Becoming Part of the City
Cities are constantly changing and adapting. Children are part of this process and can help make cities better. When museums involve children now on different topics, they are also engaging them in thinking about what those changes might be. What might a possible future for their city look like? What would make the city better for children and youth? What would make it friendlier to newcomers? How will the city meet challenges around water? Crowding? Transportation? Children will see a different city. Starting conversations now will inspire them to imagine a new future.
When children are engaged, when they feel heard, when they contribute to their city, they become part of the city. City museums with their partners–schools, public housing, libraries, community organizations, city departments–have a large, active, and valuable role in creating opportunities and experiences that grow children’s connections with their city. Questions, interests, and possibilities–children’s, the museum’s, and the city’s–move back and forth creating strong connections. Authentic encounters with places and people which evolve into substantive museum projects, exhibits, and programs allow children to contribute in meaningful ways to the cities they live in, are growing up in, and will lead.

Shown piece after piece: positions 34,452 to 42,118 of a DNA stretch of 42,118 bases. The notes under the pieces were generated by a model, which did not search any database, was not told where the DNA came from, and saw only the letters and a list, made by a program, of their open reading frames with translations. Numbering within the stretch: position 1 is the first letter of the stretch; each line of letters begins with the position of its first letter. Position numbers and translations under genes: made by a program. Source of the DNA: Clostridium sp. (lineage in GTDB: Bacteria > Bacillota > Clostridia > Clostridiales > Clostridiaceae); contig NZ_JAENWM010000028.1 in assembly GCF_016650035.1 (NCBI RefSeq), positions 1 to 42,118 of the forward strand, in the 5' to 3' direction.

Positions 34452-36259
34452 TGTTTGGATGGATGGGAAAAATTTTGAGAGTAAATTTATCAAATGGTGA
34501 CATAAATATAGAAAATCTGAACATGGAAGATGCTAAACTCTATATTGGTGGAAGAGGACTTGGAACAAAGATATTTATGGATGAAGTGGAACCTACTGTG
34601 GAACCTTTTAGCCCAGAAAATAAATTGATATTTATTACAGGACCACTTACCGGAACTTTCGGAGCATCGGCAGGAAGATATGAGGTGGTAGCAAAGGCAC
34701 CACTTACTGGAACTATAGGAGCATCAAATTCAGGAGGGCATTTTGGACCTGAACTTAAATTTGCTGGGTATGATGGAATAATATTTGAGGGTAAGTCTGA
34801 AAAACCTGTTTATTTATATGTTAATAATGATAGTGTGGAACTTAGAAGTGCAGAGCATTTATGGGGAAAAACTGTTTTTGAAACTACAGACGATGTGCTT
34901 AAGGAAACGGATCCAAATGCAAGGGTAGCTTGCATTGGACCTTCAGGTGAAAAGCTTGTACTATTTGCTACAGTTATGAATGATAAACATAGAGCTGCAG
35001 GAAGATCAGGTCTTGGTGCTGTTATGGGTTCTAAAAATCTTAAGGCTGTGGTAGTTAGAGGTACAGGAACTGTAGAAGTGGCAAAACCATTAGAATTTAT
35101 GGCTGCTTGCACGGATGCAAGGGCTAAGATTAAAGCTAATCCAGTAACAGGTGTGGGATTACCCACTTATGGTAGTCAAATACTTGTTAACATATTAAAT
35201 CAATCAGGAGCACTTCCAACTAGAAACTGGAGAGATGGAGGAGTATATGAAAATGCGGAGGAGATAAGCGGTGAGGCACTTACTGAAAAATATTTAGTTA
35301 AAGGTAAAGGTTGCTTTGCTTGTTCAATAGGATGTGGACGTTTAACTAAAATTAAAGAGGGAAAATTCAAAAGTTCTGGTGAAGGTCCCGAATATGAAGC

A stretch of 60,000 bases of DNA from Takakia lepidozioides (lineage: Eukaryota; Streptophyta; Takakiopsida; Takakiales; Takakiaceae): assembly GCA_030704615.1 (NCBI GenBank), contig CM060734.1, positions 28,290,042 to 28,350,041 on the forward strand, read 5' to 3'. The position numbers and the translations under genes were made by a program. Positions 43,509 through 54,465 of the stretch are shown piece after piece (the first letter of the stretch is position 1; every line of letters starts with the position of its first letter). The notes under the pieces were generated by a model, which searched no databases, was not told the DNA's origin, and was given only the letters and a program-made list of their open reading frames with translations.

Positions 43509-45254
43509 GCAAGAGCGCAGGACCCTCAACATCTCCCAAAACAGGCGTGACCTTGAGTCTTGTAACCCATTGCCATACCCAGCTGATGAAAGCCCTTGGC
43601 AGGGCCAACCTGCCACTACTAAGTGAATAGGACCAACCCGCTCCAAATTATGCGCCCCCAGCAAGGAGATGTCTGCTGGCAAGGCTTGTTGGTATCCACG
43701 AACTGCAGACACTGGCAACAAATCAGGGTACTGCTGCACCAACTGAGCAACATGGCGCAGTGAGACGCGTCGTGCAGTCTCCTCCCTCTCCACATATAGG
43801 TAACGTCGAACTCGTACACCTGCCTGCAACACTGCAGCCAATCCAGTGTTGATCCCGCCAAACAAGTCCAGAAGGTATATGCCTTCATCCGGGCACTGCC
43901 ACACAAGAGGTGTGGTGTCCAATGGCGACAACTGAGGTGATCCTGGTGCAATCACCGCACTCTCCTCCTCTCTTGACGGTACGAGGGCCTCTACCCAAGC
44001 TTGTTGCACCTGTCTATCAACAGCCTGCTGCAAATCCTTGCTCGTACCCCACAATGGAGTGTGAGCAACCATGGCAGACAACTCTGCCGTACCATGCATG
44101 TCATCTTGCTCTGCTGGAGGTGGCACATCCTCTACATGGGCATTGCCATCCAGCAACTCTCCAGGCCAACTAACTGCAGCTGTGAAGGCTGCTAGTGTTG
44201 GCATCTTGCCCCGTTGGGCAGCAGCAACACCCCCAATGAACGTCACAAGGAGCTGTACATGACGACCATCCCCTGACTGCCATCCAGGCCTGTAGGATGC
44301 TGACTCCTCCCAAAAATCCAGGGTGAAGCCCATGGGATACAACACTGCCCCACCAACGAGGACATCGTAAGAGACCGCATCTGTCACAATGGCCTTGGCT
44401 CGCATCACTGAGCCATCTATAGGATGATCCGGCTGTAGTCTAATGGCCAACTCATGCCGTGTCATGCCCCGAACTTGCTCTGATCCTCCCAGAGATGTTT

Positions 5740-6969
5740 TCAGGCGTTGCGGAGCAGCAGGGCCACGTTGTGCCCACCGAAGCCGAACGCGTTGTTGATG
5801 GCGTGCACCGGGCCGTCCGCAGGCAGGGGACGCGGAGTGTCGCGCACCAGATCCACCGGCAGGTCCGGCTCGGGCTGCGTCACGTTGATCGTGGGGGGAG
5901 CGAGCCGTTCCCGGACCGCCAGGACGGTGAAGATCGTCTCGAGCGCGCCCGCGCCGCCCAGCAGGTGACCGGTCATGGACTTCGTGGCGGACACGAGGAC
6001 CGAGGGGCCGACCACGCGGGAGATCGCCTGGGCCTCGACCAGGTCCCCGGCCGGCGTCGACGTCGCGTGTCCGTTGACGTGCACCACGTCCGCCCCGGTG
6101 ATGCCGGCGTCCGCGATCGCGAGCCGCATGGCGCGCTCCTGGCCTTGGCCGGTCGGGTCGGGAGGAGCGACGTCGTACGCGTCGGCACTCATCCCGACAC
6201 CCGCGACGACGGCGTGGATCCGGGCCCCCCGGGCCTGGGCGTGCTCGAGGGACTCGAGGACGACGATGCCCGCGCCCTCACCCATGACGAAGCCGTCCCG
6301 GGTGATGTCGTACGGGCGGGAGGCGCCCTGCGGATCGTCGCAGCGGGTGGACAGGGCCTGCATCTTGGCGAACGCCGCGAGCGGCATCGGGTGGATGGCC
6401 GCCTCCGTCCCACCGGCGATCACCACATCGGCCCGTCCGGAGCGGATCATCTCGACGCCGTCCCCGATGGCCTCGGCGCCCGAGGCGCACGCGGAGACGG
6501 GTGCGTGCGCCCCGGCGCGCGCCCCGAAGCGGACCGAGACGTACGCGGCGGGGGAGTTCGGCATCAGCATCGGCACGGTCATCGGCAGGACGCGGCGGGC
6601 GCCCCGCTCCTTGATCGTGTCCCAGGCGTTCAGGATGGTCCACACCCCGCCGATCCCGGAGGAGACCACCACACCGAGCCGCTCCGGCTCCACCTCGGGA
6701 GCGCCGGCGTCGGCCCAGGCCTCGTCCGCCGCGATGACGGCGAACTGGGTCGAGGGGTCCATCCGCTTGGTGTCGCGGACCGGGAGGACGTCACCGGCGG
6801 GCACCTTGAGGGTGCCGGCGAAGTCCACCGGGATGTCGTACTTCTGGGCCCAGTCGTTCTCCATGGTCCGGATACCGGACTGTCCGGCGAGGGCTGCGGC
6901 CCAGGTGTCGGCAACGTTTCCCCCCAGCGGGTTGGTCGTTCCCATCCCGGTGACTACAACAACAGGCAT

A version of this post is included in the spring issue of ICOM's CAMOC Review. I encourage you to explore the other articles about city museums in the Review.
• Bernard van Leer Foundation. Early Childhood Matters
• Derr, Victoria, Chawla, L. and Van Vliet W. (2015). Children as Natural Change Agents:Child-friendly Cities as Resilient Cities
• Growing Up in an Urbanizing World. (2002) Chawla, Louise (Ed.) UNESCO: New York
• Mara Krechevsky, Ben Mardell, and Angela N. Romans. (2014) Engaging City Hall: Children as Citizens, The New Educator, 10:1, 10-20.
• Municipality of Reggio Emilia (2000). Reggio Tutta: A Guide to the City by the Children. Reggio Emilia, Italy: Reggio Children.